One day before the fifteen member Senate Committee on Education and Health was scheduled to vote on whether or not HB1823 would advance to the Senate floor, an Annandale, Va middle school was evacuated due to carbon monoxide exposure.
HB1823 – a bill introduced by Delegate Alex Askew – would require every school and daycare in the Commonwealth to have at least one carbon monoxide detector on site.
Poe Middle School in Annandale was one of the lucky ones.
According to the official Fairfax Fire and Rescue Incident Report, obtained through a FOIA request, emergency services were dispatched to Poe Middle School and upon arrival found the building had already been evacuated.
The school's hardwired, integrated alarm panel showed CO detector activation – with no specific location noted. This means, they had to start searching for the source.
Their first stop: the boiler room, the likeliest suspect.
But the meters popped back a 0 reading.
Near the front entrance, a 3 ppm reading.
In the cafeteria, a 10 ppm reading.
As the firefighters made their way to the back hall and gym area, the sensors started to rise rapidly – initial readings in that area according to the 4-gas meters used by emergency personnel: 150 - 375 ppm.
Carbon monoxide, the deadly, odorless, colorless and tasteless gas, is measured in parts per million (ppm).
The WHO's recommended limits for CO exposure before things really go sideways:
• 9-10 ppm for mo more than 8 hours
• 25-35 ppm for no more than 1 hour
• 90-100 ppm for no longer than 15 minutes
During an incident where your exposed to CO at 99 ppm or less for a short period of time, the average adult is experiencing flu-like symptoms like nausea, headaches, fatigue or drowsiness. Over 100 ppm the average adult is experiencing severe symptoms such as confusion, intense headaches. And in the 300-400ppm range, like in the back hall and gym of Poe Middle School, exposure here can lead to brain damage, coma and death.
According to the incident report, the principal of Poe Middle said they followed evacuation procedures, but he wasn't sure if everyone was out of the building. Once they realized the severity of the issue, upon recommendation from emergency services, children and teachers were given buses to warm up in – as the evacuation took them outside in freezing temperatures.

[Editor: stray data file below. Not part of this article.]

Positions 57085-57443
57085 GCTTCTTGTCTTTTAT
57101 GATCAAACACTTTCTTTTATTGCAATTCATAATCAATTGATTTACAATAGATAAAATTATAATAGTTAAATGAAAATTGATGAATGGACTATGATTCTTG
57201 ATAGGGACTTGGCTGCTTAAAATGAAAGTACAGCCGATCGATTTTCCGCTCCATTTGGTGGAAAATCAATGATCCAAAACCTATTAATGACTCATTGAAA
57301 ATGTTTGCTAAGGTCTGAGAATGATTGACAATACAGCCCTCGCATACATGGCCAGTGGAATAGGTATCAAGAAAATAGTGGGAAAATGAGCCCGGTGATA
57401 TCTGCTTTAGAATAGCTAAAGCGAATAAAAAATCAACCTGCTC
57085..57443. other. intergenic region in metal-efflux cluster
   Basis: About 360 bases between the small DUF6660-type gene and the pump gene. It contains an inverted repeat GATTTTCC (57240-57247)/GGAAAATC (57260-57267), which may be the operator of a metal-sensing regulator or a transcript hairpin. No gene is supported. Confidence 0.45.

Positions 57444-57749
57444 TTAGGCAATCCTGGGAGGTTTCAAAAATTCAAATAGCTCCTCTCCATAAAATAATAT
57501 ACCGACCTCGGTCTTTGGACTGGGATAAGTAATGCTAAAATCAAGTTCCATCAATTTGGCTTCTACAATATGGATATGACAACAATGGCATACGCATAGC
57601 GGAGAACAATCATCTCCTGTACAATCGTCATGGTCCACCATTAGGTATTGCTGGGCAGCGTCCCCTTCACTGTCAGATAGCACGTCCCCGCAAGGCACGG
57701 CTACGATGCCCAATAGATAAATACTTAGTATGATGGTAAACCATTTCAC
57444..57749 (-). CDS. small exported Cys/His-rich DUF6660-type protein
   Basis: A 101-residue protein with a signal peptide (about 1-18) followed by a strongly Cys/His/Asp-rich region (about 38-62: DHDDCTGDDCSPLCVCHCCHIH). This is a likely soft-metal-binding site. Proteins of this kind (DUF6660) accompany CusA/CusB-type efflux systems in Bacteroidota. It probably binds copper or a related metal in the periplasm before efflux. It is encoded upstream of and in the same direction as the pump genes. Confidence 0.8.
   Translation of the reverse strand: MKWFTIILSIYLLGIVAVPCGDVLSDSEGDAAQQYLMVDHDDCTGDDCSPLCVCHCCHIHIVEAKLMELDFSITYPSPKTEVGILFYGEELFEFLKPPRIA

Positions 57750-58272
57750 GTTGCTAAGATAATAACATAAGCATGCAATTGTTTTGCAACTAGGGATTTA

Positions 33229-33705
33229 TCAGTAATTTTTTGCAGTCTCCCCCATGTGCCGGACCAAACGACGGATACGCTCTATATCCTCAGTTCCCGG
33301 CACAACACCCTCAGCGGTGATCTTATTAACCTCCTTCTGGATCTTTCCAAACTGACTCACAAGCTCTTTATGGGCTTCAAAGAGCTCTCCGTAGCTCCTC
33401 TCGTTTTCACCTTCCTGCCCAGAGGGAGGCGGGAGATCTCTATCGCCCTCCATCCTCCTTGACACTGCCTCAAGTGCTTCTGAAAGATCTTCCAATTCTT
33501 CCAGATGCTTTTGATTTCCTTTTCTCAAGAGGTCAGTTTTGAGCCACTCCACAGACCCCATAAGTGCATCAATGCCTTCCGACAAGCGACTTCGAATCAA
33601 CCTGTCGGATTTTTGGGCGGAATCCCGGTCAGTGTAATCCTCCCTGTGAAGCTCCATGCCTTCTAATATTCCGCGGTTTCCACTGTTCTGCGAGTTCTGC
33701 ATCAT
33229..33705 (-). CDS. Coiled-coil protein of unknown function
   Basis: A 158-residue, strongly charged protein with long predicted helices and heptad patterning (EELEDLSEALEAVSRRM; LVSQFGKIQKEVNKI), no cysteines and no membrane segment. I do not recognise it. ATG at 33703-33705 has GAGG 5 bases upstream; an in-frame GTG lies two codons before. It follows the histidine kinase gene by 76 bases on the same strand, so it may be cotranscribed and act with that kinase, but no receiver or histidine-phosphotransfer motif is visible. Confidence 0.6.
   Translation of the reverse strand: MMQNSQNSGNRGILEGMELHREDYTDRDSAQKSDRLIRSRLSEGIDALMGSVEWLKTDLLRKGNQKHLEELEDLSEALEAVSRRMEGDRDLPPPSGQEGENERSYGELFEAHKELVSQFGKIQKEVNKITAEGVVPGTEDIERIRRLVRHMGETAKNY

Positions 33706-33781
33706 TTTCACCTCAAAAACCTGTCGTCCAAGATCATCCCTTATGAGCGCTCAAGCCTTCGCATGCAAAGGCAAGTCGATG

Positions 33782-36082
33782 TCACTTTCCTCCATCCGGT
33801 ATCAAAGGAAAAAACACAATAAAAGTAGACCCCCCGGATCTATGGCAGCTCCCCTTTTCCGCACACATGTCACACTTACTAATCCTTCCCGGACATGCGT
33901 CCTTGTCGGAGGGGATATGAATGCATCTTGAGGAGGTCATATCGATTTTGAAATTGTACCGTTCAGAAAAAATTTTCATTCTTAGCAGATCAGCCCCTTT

If the school's evacuation plan had taken them to the gym, they would have been exposed to some of the highest, life-threatening CO concentration in the school.
The eventual source of the CO issue was found: a rooftop HVAC unit over the gym. Outside the building. Seeping CO inside the gym, through the back halls, and into other areas throughout the school building. The specific cause of the CO leak from the HVAC unit wasn't identified in the report.
I say Poe Middle School was lucky. Because they were. But they were also prepared.
They had an alarm installed – a hardwired one, in fact, that could alert authorities to an issue in the building, even if those in the building were unaware of an issue in the first place.
They had an evacuation plan that took them outside of the school, even in sub-freezing temps, versus in a common gathering space like the gym.
No one was injured, but that shouldn't be the headline.
The headline should be: here's your sign.
Virginia Senators – it's up to you. Require Carbon Monoxide Detection in Virginia schools and daycares.
About the author: Nikki James Zellner is a mom, business owner and military spouse in Virginia. She began her advocacy efforts for carbon monoxide and awareness in schools after her two children were poisoned by CO at their daycare in Virginia Beach in February 2020. She has since founded the website: SaferSchoolsInVirginia.com to educate and raise awareness for parents, staff members, educators, administrators and legislators in Virginia.